Texas panel to examine safeguards against wrongful convictions

AUSTIN -- A blue-ribbon panel named after a wrongfully convicted inmate from Fort Worth is beginning a prolonged mission toward reforming criminal justice in Texas, fueled by a ballooning controversy over the possibility that the state may have executed an innocent man.

The Tim Cole Advisory Panel on Wrongful Convictions will conduct its first meeting today, starting a yearlong effort toward recommending new safeguards against erroneous convictions.

The panel's review parallels an uproar over the shakeup of a state commission seeking to determine whether a flawed arson investigation led to the 2004 execution of Cameron Todd Willingham, an unemployed mechanic from Corsicana.

Cole was wrongfully convicted in 1986 and died in prison 13 years later before being posthumously exonerated this year. His brother, Cory Session, also of Fort Worth, said he plans to cite the Willingham case when he addresses the panel.

"It's hard to overlook the possibility that an innocent man was executed," Session said. "Just like my brother Tim till the day he died, they both said, 'I didn't do it.' We just can't take it lightly anymore when somebody says they're innocent."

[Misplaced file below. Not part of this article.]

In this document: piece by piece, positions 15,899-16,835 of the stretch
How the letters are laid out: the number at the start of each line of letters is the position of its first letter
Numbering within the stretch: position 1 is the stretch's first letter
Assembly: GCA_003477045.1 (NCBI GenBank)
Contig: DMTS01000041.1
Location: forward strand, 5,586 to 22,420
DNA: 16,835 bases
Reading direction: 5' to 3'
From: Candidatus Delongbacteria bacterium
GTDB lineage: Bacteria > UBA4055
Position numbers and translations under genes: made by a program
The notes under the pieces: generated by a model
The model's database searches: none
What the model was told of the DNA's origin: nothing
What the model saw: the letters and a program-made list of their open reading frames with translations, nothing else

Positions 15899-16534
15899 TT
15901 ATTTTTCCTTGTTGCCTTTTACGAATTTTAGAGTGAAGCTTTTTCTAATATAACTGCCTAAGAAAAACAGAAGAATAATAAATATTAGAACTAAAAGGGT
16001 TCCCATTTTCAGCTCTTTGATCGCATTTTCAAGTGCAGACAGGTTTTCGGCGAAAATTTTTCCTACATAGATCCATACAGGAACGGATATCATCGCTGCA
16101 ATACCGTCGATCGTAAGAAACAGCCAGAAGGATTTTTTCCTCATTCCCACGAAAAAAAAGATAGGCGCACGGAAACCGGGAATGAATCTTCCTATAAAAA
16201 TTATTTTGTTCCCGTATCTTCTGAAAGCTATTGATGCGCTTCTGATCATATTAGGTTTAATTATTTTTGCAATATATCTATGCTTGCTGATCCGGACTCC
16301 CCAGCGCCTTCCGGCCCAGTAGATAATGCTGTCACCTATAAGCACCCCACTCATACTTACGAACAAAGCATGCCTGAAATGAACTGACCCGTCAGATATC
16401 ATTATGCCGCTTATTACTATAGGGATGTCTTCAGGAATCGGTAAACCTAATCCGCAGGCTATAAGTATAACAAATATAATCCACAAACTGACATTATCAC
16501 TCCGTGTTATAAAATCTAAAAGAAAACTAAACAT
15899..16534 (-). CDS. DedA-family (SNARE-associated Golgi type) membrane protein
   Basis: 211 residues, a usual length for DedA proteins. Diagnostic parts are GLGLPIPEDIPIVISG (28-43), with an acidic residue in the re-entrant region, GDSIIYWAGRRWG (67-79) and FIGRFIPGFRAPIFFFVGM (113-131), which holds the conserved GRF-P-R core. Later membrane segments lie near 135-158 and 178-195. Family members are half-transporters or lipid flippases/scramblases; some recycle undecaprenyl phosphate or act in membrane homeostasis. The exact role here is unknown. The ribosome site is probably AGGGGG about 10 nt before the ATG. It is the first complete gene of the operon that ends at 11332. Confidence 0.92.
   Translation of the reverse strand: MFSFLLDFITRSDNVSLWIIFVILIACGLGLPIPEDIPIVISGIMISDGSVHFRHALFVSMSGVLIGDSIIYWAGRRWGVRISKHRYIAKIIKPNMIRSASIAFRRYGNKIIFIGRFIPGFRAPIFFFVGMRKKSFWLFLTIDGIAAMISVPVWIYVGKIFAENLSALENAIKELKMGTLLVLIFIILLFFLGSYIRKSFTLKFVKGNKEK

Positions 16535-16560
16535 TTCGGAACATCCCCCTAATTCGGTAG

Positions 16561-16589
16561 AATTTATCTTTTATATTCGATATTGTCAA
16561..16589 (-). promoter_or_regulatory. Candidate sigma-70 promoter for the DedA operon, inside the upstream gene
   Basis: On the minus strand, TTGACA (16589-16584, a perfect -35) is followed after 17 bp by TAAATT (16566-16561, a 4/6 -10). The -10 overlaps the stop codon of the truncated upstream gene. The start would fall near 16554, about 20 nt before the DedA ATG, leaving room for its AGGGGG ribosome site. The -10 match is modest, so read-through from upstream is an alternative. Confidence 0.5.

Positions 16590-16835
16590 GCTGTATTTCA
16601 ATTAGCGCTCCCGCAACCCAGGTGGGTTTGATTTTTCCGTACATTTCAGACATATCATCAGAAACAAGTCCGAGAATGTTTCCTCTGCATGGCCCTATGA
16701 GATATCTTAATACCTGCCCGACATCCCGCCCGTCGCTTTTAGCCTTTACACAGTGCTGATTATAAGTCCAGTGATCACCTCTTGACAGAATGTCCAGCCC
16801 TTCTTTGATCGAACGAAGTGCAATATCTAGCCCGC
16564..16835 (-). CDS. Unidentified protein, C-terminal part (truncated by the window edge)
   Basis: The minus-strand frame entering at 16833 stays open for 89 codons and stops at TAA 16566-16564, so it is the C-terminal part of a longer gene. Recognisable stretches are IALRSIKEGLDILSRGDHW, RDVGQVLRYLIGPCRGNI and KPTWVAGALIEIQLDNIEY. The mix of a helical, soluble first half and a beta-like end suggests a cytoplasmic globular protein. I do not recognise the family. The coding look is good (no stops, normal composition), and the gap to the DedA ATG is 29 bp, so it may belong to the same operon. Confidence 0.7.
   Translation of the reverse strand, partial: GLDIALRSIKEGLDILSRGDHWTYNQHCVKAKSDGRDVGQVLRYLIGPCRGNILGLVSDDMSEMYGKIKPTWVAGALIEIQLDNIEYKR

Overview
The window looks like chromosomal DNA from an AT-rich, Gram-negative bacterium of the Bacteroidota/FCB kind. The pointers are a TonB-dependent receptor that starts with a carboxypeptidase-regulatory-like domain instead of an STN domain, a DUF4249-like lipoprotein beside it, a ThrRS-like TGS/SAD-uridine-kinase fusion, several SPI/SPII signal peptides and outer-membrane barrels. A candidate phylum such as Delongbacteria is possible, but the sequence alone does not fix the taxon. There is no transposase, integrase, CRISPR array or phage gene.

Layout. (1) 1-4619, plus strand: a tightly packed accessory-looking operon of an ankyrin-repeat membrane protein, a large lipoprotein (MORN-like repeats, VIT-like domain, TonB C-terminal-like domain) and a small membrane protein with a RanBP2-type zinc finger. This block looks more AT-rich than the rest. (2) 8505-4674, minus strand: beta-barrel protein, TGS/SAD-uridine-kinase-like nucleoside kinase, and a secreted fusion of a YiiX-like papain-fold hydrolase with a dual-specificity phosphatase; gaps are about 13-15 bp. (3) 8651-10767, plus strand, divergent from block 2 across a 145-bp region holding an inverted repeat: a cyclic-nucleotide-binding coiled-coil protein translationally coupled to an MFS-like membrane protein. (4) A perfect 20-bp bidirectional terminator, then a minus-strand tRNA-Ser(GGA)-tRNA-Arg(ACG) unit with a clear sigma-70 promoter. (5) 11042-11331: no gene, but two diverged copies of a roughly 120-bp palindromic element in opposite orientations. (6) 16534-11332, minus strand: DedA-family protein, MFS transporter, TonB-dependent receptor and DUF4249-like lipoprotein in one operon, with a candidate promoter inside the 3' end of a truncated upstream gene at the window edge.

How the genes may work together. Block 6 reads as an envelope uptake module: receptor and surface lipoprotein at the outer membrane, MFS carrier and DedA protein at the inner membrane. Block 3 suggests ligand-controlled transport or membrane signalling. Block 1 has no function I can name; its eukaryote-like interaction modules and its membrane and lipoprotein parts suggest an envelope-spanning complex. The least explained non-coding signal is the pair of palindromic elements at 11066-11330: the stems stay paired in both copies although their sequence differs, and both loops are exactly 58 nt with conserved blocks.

Willingham was found guilty in the deaths of his three daughters in a 1991 fire. He said he was asleep in his house when the fire started and reasserted his innocence in a final statement before he was executed in 2004.

Corsicana officials have vigorously defended the investigation, pointing to inconsistencies in Willingham's statements and other factors. But nationally prominent fire expert Craig Beyler, in a report prepared for the Texas Forensic Science Commission, denounced the investigation into the fire at the Willingham home and said it didn't "sustain" a finding of arson.

The case touched off an uproar less than two weeks ago when Gov. Rick Perry dismissed three members of the commission, forcing the cancellation of a meeting to hear the Beyler report. On Friday, Perry dismissed a fourth member and named two new appointees, including Fort Worth attorney Lance Evans.

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